Coe-Brown was 11th with 14 points, which all came from sophomore Eric Boheen, who was seventh in both the 100 backstroke and the 200 IM. Keararge was 12th after getting nine points from Mason Russell’s sixth-place finish in the 100 breast.

Concord’s James LeMahieu finished fourth in the D-I boys’ 200 IM and fifth in the 100 fly. He was the only Crimson Tide male swimmer to compete, and his 21 points put Concord 12th in the team standings. Bedford was first with 158 points and Bishop Guertin, which had won the last three D-I boys’ titles, was second with 134.

“The single most competitive event of the weekend, in Division I, was the boys’ 100 fly,” Concord coach Bill Quinn said. “Both of James’ efforts in the pool resulted in personal best times and he dropped more than a full second from his 100 fly time last season.”

The Concord girls scored in individual events at the championship meet for the first time since 2016 (they have scored points in relays in the last few years), and they set some personal best times while doing it.

Tide senior Lexi Quinn lowered her seed time by nearly five seconds to finish eighth in the 200 free, and she also took ninth in the 100 free. Freshman Lily Peterson cut 10 seconds from her seed time in the 500 free and finished 11th, and she also swam a person best time in the 100 breast to finish ninth. And junior Rayya Burns swam her best 50 free of the season to finish 13th overall, just one place out of the scoring.

“We did not have one performance that was not a personal best or at least a season best. These kids were operating on limited pool time, the meets were run at hyper-speed and there was little to no recovery time.  To have accomplished what they have this season is nothing short of remarkable,” coach Quinn said. “As proud of them as I am of the way they all swam, it was the way they handled this season out of the pool that has left a lasting impression on me.  These kids recognized the unique challenges of COVID and were quick to offer up gratitude to the coaches and officials at every one of our meets, and they displayed a level of good sportsmanship that is rare in any sport.  It was an incredible season for many reasons.”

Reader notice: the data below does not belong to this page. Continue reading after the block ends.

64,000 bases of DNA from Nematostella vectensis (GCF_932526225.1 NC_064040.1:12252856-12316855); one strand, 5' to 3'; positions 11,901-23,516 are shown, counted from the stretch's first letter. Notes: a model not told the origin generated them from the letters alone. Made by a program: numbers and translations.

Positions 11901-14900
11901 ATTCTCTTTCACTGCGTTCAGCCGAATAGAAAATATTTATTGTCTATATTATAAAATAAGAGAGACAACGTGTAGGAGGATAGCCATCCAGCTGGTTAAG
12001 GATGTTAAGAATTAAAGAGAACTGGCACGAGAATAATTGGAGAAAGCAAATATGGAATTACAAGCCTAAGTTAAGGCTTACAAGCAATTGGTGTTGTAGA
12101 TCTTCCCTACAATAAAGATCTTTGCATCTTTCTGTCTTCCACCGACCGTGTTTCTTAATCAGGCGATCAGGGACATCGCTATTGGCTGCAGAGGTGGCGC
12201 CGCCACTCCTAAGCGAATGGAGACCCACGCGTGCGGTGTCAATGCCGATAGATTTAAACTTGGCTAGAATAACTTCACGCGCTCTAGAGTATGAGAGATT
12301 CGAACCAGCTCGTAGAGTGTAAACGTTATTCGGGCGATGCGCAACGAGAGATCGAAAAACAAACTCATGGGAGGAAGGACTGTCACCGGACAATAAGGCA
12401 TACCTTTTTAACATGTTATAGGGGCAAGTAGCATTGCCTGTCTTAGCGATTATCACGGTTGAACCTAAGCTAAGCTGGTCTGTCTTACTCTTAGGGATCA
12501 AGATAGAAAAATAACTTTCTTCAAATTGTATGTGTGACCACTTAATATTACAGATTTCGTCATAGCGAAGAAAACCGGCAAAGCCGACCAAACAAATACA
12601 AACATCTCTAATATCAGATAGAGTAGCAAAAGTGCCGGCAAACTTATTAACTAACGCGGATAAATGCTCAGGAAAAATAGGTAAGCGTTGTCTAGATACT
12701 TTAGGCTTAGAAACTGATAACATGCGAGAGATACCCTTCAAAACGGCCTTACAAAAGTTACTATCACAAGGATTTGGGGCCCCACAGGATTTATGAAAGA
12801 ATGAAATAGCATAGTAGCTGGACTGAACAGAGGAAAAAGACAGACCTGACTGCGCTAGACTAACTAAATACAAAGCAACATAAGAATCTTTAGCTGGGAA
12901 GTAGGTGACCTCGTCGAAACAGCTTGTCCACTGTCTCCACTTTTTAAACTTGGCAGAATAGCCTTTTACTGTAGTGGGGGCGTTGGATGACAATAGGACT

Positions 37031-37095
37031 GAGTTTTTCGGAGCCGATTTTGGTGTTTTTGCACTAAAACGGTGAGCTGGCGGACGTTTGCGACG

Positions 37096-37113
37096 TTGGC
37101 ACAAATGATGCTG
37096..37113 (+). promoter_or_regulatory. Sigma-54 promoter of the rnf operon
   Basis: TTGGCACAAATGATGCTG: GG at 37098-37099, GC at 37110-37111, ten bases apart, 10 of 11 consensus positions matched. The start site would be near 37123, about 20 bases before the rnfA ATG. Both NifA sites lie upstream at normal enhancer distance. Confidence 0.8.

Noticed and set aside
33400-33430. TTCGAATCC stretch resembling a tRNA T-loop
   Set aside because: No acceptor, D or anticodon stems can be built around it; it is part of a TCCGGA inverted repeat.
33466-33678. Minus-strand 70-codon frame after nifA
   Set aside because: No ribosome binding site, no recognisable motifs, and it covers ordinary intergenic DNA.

The Hillsboro-Deering bowling team may have dropped a pair of games to Stevens on Saturday (110-106 and 145-137), but that didn't bother coach John Bramley.

“This was our best outing of the season. We had our highest single-game total and in our two losses to Stevens, we were a combined 12 pins behind,” Bramley said.  “I was pleased to see our progress. It is tough to go against two strong, experienced teams each week (Stevens and Keene), but this past weekend our kids really played their own game and did well. I was very proud of them to see it.

Savannah McDaniel had a personal best two-game total of 242 (147, 95), which was also the best two-game total of the day for the Hillcats. Abigail Benn also recorded a personal best score in her second string (123) for a 233 two-game total. Alaina McGillicuddy (113, 112), Nathaniel Ledvina (102, 95), Ethan Benn (114, 109) and Abagail Carroll (96, 73) also competed for H-D.